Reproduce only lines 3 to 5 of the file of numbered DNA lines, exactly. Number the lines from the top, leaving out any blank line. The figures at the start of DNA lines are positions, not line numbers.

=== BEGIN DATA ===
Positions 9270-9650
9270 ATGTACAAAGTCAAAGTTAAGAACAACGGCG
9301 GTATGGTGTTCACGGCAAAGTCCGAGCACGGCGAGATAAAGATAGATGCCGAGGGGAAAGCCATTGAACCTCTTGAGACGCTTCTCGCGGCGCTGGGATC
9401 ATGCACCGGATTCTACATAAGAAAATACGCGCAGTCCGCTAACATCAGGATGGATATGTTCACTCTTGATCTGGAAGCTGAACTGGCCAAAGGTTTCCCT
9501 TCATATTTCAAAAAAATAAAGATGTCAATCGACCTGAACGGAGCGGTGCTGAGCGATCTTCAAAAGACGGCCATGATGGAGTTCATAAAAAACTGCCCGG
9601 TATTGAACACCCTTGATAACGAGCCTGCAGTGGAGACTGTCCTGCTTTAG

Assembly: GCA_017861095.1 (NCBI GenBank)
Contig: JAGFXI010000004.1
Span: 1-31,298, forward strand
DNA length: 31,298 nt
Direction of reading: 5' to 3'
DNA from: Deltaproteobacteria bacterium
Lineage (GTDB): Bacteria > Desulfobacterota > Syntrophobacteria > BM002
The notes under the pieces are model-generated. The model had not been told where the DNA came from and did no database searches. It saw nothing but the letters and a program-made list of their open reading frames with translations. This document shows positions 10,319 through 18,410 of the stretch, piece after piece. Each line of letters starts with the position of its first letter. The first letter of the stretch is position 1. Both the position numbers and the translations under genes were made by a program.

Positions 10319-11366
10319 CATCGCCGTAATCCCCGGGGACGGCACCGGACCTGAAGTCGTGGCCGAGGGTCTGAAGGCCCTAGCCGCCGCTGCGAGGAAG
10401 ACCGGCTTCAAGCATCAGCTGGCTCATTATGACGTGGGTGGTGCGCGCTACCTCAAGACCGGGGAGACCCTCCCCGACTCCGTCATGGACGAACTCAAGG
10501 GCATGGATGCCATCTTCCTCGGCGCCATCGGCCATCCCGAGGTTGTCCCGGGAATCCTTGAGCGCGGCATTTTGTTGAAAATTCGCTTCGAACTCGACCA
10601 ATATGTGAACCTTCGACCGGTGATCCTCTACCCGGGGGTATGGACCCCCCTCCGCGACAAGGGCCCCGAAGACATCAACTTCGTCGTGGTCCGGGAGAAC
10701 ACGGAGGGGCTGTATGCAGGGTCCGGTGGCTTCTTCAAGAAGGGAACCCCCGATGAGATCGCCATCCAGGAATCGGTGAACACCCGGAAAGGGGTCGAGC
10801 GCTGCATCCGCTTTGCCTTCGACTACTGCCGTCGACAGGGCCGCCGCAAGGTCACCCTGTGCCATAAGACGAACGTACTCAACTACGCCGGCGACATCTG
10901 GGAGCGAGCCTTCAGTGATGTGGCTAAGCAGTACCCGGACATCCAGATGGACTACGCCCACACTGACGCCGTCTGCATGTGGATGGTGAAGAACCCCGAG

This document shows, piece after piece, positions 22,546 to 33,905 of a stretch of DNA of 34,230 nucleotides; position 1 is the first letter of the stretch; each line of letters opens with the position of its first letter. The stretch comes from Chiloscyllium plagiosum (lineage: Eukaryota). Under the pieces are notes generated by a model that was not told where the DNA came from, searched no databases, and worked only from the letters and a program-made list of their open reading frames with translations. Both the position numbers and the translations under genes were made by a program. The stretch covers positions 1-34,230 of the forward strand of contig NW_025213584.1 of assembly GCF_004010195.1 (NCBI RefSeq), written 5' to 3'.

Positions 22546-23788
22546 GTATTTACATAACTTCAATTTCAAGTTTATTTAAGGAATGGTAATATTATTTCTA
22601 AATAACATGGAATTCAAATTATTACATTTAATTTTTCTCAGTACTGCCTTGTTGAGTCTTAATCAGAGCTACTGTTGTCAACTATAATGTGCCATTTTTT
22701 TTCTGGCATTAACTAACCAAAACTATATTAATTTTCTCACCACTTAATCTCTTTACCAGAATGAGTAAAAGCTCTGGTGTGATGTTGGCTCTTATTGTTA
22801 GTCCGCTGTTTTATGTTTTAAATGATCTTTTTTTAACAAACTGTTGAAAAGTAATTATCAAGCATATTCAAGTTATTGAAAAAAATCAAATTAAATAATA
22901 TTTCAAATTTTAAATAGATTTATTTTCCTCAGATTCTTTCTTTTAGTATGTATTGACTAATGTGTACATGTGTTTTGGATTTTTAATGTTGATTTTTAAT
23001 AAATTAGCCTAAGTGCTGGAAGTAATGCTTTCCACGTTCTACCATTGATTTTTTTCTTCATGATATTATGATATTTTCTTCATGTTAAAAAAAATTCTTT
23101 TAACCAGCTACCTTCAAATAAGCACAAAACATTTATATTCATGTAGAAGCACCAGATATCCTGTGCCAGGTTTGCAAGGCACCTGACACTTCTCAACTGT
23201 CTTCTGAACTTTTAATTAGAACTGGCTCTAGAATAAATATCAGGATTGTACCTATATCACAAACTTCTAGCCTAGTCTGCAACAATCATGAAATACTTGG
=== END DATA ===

9301 GTATGGTGTTCACGGCAAAGTCCGAGCACGGCGAGATAAAGATAGATGCCGAGGGGAAAGCCATTGAACCTCTTGAGACGCTTCTCGCGGCGCTGGGATC
9401 ATGCACCGGATTCTACATAAGAAAATACGCGCAGTCCGCTAACATCAGGATGGATATGTTCACTCTTGATCTGGAAGCTGAACTGGCCAAAGGTTTCCCT
9501 TCATATTTCAAAAAAATAAAGATGTCAATCGACCTGAACGGAGCGGTGCTGAGCGATCTTCAAAAGACGGCCATGATGGAGTTCATAAAAAACTGCCCGG